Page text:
In conjunction with this, you should pass what others say through your filter as well. If someone is telling you something that goes against what you’ve come to know as your truth, your worldview, then you shouldn’t let it through your filter. However, if what someone has to say fits and expands upon your worldview, your body of knowledge, by all means allow it to pass through your filter and expand your understanding of the world, the universe, and the divine. There are times, however, when you will come upon someone who is not trying to enhance the collective education. These individuals are simply trying to gain attention where they could not get it otherwise. These people may put themselves in false positions of authority or market their supposed information for a price, masquerading untruth with mystery. In situations where you find someone is claiming falsities or pretending to be a teacher of magical practices when they clearly go against historical fact and the laws of physics (such as being able to physically fly or claim to be an expert on the subject of the Burning Times), then you should take them aside, privately, and question them. Ask how they came to this information, why they would tell other people this information should it not be backed up by research, and perhaps try to educate them on what the facts have to say on the subject. Or, at least, how you have come to interpret the facts.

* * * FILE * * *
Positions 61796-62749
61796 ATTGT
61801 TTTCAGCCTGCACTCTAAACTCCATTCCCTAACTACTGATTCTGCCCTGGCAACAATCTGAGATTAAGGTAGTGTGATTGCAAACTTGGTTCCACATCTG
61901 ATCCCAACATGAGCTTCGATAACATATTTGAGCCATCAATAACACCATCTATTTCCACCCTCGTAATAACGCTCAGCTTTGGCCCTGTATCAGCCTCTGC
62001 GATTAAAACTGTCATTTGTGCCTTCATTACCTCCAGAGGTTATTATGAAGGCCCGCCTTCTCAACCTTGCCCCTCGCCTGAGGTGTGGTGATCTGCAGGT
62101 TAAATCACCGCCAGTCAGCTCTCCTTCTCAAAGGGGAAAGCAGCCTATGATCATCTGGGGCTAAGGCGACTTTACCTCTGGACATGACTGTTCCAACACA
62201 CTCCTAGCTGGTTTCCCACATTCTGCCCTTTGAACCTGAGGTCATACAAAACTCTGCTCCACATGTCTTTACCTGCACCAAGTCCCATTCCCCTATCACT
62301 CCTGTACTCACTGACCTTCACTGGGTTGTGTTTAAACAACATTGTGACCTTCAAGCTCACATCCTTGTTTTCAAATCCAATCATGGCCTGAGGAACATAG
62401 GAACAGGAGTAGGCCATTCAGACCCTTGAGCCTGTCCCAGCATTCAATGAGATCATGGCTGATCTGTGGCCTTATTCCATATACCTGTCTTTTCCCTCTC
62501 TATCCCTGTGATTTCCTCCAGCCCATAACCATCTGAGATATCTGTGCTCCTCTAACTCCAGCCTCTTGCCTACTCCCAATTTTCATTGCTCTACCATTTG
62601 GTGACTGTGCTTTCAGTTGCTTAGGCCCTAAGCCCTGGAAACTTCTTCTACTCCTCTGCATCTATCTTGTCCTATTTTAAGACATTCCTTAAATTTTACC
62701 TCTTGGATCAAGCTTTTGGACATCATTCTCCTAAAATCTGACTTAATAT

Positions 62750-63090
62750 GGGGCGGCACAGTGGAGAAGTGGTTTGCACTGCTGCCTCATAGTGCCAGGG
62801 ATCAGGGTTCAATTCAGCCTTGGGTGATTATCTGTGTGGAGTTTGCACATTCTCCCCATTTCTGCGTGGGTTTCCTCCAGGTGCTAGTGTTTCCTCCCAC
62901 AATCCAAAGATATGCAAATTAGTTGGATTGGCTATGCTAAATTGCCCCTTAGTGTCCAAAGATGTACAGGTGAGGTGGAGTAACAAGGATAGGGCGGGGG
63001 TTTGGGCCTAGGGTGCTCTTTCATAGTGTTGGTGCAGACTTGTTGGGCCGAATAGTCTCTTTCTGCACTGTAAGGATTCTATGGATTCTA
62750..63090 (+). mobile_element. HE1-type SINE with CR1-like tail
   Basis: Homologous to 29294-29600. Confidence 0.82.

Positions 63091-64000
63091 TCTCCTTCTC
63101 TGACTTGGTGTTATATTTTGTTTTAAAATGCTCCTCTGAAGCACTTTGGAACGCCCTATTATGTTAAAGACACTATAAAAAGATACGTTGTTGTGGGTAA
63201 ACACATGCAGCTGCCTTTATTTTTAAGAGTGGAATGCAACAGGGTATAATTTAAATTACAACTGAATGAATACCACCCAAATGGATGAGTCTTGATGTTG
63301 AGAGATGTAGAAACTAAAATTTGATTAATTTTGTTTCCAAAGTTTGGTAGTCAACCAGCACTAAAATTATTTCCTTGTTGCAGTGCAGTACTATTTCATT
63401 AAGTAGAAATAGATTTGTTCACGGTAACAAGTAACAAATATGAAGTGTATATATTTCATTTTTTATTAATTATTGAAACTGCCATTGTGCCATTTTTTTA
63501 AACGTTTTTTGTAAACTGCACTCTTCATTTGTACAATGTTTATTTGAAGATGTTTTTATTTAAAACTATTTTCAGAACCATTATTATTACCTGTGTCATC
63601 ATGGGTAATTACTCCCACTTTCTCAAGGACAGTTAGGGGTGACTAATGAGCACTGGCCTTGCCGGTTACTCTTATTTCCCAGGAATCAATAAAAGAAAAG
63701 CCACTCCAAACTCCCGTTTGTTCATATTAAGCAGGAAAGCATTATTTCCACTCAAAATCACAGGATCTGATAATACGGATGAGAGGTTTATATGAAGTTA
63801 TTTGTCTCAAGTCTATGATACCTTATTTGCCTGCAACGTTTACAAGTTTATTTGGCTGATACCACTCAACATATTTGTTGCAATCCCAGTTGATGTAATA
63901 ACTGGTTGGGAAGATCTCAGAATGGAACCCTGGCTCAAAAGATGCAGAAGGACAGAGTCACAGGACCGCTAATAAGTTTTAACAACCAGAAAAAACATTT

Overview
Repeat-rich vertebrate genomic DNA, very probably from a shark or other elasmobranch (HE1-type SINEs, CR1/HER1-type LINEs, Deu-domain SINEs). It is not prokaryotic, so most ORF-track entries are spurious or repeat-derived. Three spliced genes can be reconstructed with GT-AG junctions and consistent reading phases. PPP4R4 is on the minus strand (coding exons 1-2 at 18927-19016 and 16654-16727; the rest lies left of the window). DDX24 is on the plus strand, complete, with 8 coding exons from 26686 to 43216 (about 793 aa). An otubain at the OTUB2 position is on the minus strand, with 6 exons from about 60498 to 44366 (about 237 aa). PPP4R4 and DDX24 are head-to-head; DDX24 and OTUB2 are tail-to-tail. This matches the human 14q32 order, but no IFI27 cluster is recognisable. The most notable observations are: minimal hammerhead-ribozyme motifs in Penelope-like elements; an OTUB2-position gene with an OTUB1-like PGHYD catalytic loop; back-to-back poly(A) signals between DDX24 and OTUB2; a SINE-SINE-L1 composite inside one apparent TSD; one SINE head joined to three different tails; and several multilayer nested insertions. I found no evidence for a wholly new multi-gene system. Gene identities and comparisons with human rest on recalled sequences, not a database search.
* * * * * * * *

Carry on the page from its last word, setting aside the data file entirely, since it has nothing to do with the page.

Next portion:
Remember, though, that many people are simply telling others what they believe to be the truth. A great article Feithline Stuart of SpiritsCast directed her blog readers to deals with folks that read only 101 texts on paganism and never go deeper into the various subjects dealing with a pagan worldview. You will meet a great many people like this, and while it is not your place to tell someone else how much education they should have, this may be an opportunity for you to act as teacher to them. However, should this person not be receptive to sound research, don’t beat a dead horse. Just smile and nod, and please don’t denigrate them to the rest of the pagan community; it’s in bad taste. Although, you may just open some eyes and expand someone else’s worldview.
This is what I hope to inspire in you, the listeners: a desire to gain this filter, and to constantly add to your body of knowledge. Your beliefs should be based on something more than instinct. You should attempt to ground your worldview in as much education as you can, but as I’ve said before there are some things that no science book or academic text could ever prove. These are where you take leaps of faith… Just, please, try and make them educated leaps of faith. I’ll say it again: Seek God like a burning man seeks water. Make it a passion. Make your well of knowledge endless, and fervently try and fill it up. I will facilitate with knowledge and beliefs and opinions gleaned from my research and worldview. However, if something I say goes completely against your truth, then by all means discard it. I am not preaching any gospel here. This is why I say paganism is a buffet religion. It is one of the few spiritual modalities that allows individuals to create their own worldview instead of being tied to one limited perspective of the divine. And, when you hit someone who is spouting grade A, high quality B.S., and they’re trying to bowl one over on a new walker to the path or yourself, take either the seeker or the supposed teacher aside, privately, and let them know the truth. Or, at least, that you know a really good book on the subject.